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Many people rely on over-the-counter medicines like ibuprofen and naproxen for pain relief. But now a new study warns these pain relievers and others that are similar can prove harmful for older adults with heart disease who overuse them.
A University of Florida study shows older adults with high blood pressure and coronary artery disease using pain relieving, nonsteroidal, anti-inflammatory drugs or “NSAIDs” are at higher risk for adverse cardiovascular events. Researchers say the chronic use of this group of pain relievers can double an older adult’s chances of dying of a heart attack when combined with pre-existing conditions. The study doesn’t specifically identify which pain relievers are to blame for the elevated cardiovascular risk in the study.
Pill mills prevalent in Mississippi
Among the prescription medication frequently seized by the Mississippi Bureau of Narcotics are OxyContin, Lorazepam, hydrocodone and Xanax In two vehicles parked outside a sandwich shop, the individuals aren’t just sitting and talking. They’re completing an illicit transaction. One of them, a physician, is writing a prescription for a pain killer. In another instance, a physician isn’t discussing a case as he talks excitedly in a crowded room with several people and offers to hire a women in the group. He is suspected of running a pill mill, another name for an illegal prescription drug trade. “Things are not always as they appear,” Thomas Washington said as he discussed the two scenarios before a crowd of about 100 gathered last week at the Eagle Ridge Conference Center in Raymond. The scenes depicted real cases of improper distribution of prescription drugs taking place in Mississippi, said Washington, director of investigations for the state Board of Medical Licensure.
Prescription drug abuse is the fastest growing drug problem, including in Mississippi, according to Washington and those in law enforcement. The Centers for Disease Control and Prevention has classified prescription drug abuse as an epidemic. The conference brought together agency heads, law enforcement officials, nurses, doctors and others to talk and coordinate efforts to deal with the looming threat, said Washington, also president of the Mississippi chapter of the National Association of Drug Diversion Investigators. “We’re not trying to prohibit anyone from pain medicine if it is legitimate,” Washington said. But Washington said the different parties must work together to stop pill mills and doctors who contribute to prescription drug trafficking. Data from the National Survey on Drug Use and Health show a third of all people over the age of 12 who used drugs for the first time in 2009 began by using a prescription drug nonmedically. Mississippi Bureau of Narcotics Director Marshall Fisher, a speaker at the conference, said prescription drugs may not have the stigma of illegal drugs such as crack cocaine and crystal meth, but the abuse involves a lot of dope. “Prescription drug is killing people,” Fisher said. Read more »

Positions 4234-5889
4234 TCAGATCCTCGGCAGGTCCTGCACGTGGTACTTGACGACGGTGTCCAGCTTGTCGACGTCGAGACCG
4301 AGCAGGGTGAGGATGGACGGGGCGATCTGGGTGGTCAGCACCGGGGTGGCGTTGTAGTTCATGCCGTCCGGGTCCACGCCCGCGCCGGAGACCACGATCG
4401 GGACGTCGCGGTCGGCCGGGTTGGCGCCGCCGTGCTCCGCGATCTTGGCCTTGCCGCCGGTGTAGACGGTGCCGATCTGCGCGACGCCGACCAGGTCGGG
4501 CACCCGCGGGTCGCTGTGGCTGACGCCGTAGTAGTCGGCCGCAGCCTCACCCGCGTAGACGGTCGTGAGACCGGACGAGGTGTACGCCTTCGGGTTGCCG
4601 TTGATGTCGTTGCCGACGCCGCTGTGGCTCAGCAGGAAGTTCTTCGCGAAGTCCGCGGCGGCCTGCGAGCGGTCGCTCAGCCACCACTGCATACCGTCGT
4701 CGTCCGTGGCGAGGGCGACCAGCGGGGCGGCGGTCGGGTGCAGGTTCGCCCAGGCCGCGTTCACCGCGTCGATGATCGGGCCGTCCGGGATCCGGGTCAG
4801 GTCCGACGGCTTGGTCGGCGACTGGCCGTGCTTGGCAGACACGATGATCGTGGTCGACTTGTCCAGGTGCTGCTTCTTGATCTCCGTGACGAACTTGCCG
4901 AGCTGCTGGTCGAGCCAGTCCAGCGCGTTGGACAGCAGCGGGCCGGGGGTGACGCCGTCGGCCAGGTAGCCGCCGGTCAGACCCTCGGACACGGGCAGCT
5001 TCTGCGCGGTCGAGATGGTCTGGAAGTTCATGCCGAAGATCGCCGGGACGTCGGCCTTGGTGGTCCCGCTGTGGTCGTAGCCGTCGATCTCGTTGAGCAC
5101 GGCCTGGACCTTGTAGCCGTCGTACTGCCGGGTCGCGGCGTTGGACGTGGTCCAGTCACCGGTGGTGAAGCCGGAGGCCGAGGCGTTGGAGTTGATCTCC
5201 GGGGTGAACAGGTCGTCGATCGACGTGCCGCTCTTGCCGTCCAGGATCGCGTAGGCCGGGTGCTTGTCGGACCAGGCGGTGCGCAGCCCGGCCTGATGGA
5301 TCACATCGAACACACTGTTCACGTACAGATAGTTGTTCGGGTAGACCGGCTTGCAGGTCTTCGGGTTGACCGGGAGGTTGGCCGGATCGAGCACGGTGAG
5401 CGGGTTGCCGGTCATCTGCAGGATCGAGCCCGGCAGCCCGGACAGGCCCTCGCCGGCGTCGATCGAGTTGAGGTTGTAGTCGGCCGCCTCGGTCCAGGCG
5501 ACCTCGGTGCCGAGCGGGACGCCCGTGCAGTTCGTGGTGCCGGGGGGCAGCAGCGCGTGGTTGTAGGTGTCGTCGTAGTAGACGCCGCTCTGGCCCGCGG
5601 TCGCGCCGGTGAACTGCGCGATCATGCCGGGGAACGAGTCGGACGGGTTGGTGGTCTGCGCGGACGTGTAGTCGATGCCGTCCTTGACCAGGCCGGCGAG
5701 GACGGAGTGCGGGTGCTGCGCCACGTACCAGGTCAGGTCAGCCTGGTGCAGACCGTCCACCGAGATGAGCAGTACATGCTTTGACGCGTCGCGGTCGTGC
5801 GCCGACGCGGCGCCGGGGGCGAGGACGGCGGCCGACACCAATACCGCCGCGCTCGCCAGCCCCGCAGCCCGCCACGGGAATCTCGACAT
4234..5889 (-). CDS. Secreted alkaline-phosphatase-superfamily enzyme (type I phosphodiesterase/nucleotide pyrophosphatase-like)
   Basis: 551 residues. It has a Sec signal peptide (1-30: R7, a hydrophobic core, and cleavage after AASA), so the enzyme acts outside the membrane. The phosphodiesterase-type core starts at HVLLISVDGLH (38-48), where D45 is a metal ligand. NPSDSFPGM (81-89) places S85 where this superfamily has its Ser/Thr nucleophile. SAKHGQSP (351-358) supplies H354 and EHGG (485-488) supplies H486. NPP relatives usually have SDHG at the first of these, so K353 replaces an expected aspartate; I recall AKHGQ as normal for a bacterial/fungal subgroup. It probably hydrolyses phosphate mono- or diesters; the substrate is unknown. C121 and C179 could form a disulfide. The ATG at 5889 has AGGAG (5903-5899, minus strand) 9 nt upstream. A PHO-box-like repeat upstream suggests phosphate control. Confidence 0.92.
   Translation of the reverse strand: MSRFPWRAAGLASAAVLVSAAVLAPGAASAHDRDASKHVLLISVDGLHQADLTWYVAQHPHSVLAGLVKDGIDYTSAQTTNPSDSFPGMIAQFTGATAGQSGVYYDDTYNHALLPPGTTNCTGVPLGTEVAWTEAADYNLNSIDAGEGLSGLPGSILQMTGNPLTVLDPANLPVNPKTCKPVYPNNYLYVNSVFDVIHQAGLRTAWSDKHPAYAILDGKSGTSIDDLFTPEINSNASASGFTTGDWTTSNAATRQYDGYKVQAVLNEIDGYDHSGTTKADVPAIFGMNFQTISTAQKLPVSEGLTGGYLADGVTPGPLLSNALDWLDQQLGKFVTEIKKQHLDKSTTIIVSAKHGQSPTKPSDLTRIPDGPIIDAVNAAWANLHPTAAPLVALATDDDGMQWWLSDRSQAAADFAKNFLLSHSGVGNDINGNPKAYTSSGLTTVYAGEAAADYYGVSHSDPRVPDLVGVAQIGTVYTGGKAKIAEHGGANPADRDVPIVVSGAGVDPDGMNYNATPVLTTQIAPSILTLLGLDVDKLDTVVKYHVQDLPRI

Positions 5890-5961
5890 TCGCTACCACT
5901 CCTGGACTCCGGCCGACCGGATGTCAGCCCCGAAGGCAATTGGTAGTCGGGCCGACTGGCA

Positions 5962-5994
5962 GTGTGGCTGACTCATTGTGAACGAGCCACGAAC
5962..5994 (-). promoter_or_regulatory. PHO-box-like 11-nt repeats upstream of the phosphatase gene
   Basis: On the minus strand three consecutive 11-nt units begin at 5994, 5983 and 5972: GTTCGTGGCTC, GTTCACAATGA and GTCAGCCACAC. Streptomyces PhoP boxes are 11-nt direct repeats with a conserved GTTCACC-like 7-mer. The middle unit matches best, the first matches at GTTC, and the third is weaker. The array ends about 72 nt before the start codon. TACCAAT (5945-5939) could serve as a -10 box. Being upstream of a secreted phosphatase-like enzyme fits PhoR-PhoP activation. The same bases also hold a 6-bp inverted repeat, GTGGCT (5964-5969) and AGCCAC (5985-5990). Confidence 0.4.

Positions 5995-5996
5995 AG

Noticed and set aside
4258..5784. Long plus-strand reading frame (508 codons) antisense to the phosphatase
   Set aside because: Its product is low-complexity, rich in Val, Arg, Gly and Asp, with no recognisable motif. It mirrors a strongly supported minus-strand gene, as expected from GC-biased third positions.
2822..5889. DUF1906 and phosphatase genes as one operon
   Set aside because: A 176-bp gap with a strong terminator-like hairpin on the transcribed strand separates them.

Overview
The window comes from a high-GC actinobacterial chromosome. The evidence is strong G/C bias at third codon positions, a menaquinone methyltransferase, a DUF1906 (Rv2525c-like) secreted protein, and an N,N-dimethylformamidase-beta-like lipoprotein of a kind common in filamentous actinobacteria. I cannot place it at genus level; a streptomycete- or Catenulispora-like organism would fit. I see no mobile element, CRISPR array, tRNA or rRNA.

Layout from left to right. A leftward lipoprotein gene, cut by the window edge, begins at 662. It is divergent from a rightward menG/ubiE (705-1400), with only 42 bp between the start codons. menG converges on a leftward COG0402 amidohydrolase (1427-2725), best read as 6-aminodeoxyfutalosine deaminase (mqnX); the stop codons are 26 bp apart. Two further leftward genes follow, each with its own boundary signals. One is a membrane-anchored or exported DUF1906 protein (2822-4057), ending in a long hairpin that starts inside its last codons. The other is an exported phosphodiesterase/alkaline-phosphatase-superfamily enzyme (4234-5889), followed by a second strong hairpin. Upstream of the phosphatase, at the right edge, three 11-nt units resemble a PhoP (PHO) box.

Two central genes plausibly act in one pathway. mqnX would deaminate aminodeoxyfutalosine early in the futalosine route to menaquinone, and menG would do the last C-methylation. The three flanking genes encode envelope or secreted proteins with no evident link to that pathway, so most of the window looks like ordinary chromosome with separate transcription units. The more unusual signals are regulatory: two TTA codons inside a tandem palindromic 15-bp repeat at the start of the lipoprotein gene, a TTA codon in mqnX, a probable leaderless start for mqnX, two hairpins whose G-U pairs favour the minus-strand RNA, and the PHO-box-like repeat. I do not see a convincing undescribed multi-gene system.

Johnson & Johnson said Thursday, July 28, 2011, that it’s reducing the maximum daily dose of its Extra Strength Tylenol pain reliever to lower risk of accidental overdose from acetaminophen, its active ingredient and the top cause of liver failure. It’s the painkiller found everywhere. Products like Tylenol, NyQuil and Theraflu all contain one key ingredient: acetaminophen.
With more than 600 medications containing the drug, doctors say patients often don’t realize how much of it they are consuming. Even painkillers like Vicodin contain acetaminophen. And in some cases, patients unknowingly overdose by mixing medications. To address the problem, Johnson & Johnson announced today that the company would reduce the maximum daily dose of its Extra Strength Tylenol pain reliever to lower the risk of accidental overdoses.
Dr. Michael Wolf, the associate division chief of general internal medicine at Northwestern, said Johnson & Johnson was moving in a good direction. “People misunderstand over-the-counter products,” Wolf said. Besides taking several medications that can contain acetaminophen, he said his research also found that people “don’t think they have to stick to the recommended daily dose.”
Acetaminophen is the leading cause of liver failure in the U.S., sending 56,000 Americans to the hospital each year.. Excessive use of acetaminophen can cause liver damage and even prove fatal. By the fall, labels on the bottles will list the maximum daily dose as six pills, or a total of 3,000 milligrams, down from eight pills a day or 4,000 milligrams. Read more »